Please use this identifier to cite or link to this item: https://hdl.handle.net/1959.11/19147
Title: Ubuntu/Hunhu in Post-colonial Education Policies in Southern Africa: A Response to Connell's Southern Theory and the Role of Indigenous African Knowledges in the Social Sciences
Contributor(s): Sigauke, Aaron  (author)
Publication Date: 2016
Handle Link: https://hdl.handle.net/1959.11/19147
Abstract: In chapter 5 of her book Southern Theory: The global dynamics of knowledge in social science Connell (2007) demonstrates how African indigenous knowledge can be a useful component of 'Southern Theory', an alternative to Northern Theory, in understanding social life. In addition to the cases that Connell cites, a number of African states in their post-colonial era have attempted to incorporate indigenous knowledge(s) from their societies as part of educational policy reforms to counter what has been regarded as colonial pro-western ideologies. In Southern African states 'Ubuntu/hunhu' (literally meaning 'being human') became a central philosophy for education in society. This paper traces this notion of Ubuntu/hunhu as it has appeared in Zimbabwean curriculum reform from the time of political independence in 1980 when the notion was invoked to strengthen the country's new socialist ideology. In so doing, it takes a self-reflective approach to the discussion of Ubuntu/hunhu. As an indigenous person of Zimbabwe who went through the education systems both during and after the colonial period, this topic is of considerable personal significance to me. Discussing the topic based on my experience invalidates the usually scholarly discussion where the researcher aims for emotional 'detachment'. Ubuntu/hunhu is a philosophy that shaped who I was as a child in Zimbabwe and continues to underpin how I see myself in Australia, the country of my current residence. Weaving my personal narratives of village socialisation and formal western schooling throughout the discussion, I explore the following questions: How successful have post-colonial governments been in implementing aspects of Southern Theory; and can we do without Northern Theory, especially in this age of globalisation?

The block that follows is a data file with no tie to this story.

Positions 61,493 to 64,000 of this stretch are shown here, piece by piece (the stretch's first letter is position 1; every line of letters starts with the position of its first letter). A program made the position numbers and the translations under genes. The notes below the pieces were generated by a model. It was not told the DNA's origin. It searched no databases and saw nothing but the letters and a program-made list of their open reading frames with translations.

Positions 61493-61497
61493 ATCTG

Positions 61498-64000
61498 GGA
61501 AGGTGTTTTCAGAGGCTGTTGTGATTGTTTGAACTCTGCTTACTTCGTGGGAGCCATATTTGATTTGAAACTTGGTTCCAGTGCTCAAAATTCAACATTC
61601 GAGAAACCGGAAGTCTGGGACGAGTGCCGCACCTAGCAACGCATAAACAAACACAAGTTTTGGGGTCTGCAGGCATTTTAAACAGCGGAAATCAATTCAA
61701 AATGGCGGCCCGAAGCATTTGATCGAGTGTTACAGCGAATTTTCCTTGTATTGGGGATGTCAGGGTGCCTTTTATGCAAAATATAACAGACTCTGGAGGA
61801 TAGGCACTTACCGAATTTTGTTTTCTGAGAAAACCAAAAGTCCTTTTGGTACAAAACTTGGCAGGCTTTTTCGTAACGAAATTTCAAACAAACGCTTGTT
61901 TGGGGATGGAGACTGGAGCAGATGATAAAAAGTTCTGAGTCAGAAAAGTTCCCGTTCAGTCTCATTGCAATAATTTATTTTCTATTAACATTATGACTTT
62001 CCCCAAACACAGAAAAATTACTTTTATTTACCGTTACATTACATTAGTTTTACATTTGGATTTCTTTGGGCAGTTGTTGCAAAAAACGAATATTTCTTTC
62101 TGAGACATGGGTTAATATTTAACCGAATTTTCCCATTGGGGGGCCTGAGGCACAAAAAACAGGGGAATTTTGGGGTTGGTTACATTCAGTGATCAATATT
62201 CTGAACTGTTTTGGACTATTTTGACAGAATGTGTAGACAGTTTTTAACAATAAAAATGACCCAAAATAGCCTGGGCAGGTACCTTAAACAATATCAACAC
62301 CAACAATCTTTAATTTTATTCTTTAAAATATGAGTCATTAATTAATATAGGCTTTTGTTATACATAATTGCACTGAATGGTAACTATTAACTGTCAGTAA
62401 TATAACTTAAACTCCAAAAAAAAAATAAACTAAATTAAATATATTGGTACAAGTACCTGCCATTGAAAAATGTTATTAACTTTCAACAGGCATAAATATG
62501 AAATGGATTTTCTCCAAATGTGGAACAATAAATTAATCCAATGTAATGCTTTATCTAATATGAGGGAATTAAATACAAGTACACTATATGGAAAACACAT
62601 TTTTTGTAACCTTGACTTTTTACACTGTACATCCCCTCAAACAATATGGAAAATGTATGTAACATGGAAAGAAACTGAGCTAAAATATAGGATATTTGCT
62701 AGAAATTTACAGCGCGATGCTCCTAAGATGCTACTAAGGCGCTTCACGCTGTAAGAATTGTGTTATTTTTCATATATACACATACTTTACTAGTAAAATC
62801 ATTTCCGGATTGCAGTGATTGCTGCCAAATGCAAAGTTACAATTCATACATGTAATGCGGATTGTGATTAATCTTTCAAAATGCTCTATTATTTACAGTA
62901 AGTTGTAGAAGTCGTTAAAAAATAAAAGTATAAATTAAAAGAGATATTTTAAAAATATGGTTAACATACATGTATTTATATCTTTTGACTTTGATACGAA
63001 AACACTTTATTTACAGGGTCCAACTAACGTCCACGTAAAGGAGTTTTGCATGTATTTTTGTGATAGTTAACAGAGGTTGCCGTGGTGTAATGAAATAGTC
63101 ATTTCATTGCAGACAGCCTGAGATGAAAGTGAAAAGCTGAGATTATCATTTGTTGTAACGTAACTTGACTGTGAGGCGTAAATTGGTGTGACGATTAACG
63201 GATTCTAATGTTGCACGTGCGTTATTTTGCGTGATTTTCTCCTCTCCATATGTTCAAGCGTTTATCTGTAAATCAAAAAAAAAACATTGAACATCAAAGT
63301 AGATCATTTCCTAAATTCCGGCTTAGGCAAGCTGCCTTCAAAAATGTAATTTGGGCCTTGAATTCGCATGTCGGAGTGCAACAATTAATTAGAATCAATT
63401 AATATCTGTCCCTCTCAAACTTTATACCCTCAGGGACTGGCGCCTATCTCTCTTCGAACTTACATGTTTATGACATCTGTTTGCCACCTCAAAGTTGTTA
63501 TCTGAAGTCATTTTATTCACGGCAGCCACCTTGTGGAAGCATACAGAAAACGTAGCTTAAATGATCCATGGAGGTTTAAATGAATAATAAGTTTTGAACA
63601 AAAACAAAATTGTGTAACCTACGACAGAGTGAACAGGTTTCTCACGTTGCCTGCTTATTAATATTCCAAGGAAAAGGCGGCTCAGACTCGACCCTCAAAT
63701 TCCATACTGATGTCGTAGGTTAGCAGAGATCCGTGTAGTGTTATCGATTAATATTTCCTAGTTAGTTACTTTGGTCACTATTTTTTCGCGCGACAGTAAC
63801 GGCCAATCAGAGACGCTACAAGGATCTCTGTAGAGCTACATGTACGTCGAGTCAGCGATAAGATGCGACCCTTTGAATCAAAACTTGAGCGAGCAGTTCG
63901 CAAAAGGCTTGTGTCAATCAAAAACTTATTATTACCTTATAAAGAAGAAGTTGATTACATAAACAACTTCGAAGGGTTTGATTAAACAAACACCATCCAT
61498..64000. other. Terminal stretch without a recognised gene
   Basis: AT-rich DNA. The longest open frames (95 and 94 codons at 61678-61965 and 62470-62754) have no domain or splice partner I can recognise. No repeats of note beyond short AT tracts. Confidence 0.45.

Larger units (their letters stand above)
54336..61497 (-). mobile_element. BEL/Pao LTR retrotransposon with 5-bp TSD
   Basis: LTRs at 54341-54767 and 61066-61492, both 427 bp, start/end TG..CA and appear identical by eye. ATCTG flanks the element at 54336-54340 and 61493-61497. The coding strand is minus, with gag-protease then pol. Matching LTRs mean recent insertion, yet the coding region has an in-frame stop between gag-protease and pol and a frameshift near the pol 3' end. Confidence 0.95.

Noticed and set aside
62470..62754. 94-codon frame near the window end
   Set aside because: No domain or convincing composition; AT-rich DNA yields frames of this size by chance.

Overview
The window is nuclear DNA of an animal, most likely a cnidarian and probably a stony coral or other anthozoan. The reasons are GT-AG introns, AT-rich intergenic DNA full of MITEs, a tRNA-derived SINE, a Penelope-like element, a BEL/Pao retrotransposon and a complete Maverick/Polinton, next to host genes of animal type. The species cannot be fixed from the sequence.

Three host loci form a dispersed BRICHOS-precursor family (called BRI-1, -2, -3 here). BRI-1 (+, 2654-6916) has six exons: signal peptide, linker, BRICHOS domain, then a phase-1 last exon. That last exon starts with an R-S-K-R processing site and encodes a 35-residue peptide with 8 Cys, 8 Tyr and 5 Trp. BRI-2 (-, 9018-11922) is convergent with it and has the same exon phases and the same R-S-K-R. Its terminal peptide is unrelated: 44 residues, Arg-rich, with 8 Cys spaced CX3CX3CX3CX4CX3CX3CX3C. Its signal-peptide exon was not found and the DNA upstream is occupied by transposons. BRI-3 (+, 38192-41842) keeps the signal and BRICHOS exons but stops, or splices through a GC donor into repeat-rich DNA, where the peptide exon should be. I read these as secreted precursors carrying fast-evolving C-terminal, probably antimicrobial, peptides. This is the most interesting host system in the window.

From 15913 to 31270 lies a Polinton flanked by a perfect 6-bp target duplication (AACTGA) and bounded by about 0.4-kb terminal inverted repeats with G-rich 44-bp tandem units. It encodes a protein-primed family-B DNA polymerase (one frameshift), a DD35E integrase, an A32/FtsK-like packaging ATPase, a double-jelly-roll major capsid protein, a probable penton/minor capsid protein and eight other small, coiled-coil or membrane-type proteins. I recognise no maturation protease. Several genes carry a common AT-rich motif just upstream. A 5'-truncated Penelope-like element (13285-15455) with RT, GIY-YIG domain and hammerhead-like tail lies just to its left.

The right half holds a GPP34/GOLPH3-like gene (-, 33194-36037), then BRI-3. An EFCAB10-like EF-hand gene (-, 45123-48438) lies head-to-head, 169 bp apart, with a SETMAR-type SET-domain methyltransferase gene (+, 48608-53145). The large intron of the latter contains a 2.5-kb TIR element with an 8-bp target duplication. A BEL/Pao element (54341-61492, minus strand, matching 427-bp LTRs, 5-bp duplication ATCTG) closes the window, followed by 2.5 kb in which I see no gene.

Publication Type: Journal Article
Source of Publication: Postcolonial Directions in Education, 5(1), p. 27-53
Publisher: University of Malta
Place of Publication: Msida
ISSN: 2304-5388
Field of Research (FOR): 130302 Comparative and Cross-Cultural Education
Socio-Economic Outcome Codes: 9304 School/Institution
930102 Learner and Learning Processes
950501 Understanding Africa's Past
Peer Reviewed: Yes
HERDC Category Description: C1 Refereed Article in a Scholarly Journal
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Appears in Collections:Journal Article
School of Education

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